Adolescence is Crucial

The family also needs to understand that the adolescence is a very crucial stage of life. It is during this stage that every child, be that a boy or a girl, undergoes qualitative physical, mental and emotional changes. And, if appropriate support is not provided by the family and the society at large, then there is great danger of the child going astray. Kaustaubhi Shukla, presently clinical psychologist of Sampadan Multi-specialty Clinic in Greater Kailash, has had long association with the children, especially those of the residential schools, says: “Soon upon entering the adolescent stage, the children are unable to handle their changes; and, “coupled with the pressure of studies, family and society due to various reasons, the children in this age group are prone to catch mental ailments. She told that education system breeds mental health issues most; and the boys and girls both are its victim. However, the girls are quicker to share their woes whereas boys take quite longer.

Uroosa Khatun, a long time counsellor with the Central School or Kendriya Vidyalaya, a co-educational institution, informs that “Often the discrimination between the son and daughter also breeds resentment and anger among the kids and results in their suffering from depression. Most of times in famiies more attention for girls make the issue worse. It is therefore a must for the parents to ensure that there is no discrimination, even unknowingly, on the basis of gender”. That is to say that one needs to be cautious and alert and critically review one’s practices to see if one is guilty of gender bias!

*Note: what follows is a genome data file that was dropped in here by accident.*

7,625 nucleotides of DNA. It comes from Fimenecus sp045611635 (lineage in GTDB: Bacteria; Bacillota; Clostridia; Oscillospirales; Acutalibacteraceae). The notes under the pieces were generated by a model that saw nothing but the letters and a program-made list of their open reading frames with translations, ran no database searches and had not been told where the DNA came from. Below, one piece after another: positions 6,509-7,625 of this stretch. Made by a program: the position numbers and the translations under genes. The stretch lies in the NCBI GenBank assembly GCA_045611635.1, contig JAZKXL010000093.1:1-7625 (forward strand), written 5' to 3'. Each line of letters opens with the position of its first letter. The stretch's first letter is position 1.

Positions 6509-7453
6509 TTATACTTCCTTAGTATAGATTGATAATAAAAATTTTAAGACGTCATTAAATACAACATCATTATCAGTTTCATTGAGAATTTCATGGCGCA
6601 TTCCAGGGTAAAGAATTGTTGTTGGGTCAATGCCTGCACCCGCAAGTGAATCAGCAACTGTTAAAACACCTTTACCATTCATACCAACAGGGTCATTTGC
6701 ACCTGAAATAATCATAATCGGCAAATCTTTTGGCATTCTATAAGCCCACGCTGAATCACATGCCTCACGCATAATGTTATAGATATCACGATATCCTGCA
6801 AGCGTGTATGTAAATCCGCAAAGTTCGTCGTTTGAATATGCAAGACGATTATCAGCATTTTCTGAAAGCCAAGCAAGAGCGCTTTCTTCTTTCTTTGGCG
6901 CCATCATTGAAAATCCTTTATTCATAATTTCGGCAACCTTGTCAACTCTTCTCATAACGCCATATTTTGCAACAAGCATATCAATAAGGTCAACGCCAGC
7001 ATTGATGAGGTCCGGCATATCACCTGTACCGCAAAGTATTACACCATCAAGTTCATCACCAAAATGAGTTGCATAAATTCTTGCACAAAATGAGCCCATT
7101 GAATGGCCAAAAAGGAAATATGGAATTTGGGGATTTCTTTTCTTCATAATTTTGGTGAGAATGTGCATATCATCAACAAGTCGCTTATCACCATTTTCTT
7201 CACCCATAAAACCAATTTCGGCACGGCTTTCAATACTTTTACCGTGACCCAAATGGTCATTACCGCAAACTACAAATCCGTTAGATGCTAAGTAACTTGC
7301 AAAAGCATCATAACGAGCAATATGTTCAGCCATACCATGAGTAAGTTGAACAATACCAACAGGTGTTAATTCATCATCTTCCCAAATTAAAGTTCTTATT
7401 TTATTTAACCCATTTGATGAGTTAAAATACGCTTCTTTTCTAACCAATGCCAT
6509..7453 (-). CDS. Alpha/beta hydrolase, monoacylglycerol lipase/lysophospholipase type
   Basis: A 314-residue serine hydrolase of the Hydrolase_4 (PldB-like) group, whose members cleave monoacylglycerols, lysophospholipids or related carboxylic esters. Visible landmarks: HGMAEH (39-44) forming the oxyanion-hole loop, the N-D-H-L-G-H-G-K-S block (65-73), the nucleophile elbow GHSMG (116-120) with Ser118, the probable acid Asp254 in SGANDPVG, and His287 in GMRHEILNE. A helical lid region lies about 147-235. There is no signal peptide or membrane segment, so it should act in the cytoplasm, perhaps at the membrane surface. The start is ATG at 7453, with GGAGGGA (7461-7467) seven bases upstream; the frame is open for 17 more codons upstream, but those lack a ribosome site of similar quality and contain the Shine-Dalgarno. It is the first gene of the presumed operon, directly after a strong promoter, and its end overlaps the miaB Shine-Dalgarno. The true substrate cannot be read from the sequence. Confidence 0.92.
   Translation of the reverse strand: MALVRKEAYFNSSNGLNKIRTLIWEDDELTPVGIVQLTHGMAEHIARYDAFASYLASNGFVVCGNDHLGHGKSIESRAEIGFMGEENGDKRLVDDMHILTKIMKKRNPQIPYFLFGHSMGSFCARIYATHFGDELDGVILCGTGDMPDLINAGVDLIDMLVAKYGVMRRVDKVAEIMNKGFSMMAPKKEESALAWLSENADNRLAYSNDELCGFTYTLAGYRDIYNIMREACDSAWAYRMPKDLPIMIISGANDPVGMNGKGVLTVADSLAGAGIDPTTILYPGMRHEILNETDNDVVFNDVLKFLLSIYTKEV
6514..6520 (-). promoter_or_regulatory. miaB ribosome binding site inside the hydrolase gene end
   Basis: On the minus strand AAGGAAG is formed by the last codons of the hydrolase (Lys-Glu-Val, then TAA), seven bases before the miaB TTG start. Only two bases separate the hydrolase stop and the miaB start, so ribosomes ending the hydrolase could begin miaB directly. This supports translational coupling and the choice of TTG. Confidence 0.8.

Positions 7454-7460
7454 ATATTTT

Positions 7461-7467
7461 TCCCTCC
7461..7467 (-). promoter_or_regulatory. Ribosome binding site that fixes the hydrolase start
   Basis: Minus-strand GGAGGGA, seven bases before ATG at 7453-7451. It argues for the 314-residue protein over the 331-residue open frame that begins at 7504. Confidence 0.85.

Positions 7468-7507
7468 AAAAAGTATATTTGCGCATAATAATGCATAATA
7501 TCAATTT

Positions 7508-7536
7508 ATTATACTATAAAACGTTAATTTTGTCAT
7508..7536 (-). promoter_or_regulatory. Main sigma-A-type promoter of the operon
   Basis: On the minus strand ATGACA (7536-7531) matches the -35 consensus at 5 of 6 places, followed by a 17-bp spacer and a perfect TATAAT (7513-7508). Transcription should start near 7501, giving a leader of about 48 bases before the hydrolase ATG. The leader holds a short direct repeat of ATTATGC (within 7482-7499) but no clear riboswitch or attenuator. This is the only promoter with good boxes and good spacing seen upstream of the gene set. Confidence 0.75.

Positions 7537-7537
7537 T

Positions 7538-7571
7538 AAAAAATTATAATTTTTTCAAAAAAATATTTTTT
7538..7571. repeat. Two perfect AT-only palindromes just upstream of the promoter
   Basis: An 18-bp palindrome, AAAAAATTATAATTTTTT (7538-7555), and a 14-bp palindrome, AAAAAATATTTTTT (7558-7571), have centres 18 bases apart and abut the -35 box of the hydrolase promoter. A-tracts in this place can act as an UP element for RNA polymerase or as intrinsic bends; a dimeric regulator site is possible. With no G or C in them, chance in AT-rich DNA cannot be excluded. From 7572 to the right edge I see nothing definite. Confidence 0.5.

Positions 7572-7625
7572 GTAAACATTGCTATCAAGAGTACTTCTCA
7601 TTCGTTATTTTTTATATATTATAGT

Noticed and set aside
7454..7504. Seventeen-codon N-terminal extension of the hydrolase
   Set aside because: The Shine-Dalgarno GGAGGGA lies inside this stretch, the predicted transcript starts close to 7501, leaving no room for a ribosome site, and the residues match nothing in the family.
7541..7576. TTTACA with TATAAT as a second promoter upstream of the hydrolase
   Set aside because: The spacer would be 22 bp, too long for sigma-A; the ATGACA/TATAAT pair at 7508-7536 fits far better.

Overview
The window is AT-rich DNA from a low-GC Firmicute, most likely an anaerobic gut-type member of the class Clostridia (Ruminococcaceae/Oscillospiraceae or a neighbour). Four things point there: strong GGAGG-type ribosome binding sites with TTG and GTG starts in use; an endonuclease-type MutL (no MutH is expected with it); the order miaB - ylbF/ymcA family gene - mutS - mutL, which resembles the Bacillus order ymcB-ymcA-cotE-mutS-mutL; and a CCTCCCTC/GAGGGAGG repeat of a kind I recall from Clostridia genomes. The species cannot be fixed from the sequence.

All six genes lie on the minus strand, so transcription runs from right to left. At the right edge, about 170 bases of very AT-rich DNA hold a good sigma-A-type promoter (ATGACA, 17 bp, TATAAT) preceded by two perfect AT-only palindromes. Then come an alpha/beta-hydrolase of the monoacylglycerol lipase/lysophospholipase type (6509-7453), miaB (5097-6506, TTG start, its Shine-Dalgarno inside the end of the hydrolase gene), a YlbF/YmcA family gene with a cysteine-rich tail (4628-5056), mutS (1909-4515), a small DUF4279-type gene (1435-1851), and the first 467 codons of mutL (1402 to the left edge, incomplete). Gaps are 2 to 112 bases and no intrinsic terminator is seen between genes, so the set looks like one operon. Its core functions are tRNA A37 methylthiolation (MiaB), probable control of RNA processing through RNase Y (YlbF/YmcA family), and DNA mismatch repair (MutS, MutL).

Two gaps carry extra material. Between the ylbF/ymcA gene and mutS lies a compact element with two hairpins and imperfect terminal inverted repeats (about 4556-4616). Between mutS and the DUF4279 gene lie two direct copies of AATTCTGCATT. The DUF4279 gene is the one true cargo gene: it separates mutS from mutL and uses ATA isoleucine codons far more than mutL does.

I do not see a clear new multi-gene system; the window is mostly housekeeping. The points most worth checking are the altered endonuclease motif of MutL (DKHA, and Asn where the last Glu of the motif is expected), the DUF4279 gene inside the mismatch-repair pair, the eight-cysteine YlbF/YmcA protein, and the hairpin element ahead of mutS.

The peer pressure phenomenon is more widely prevalent in big cities, especially metropolitan ones like Delhi. The advertisement blitzkriegs and mammon-worship in society-at-large breed degenerative tendencies in the society and influences all, especially children and adolescents. The show-off of material wealth – through eating junk food outside home, watching movies in multiplexes, using branded, and therefore highly expensive, items such as clothes – becomes the unthinking yearning for the adolescents.

In schools, especially in the age group of 12-17, bullying also commences; and that also results in severe consequences at times; and it is spread all over – from classroom to washroom to playground to transport for school. Both the counsellors are unanimous on continual talk with the child being the best antidote to this malaise. The parents must understand that in order to arrive at any decision with regard to any issue pertaining to adolescents, they must be involved in the discussion and their views given due consideration. Even if the child does not pay heed to the advice of the parents, even then all-out efforts should be made to arrive at a consensus through discussions and persuasion, because after all family is the first important institution that plays a vital role in the overall development of the child. However if in addition to the mental health care at home, the counselling sessions can be organized in the schools, then that will go a long way in saving children from mental illness.

Narjis Husain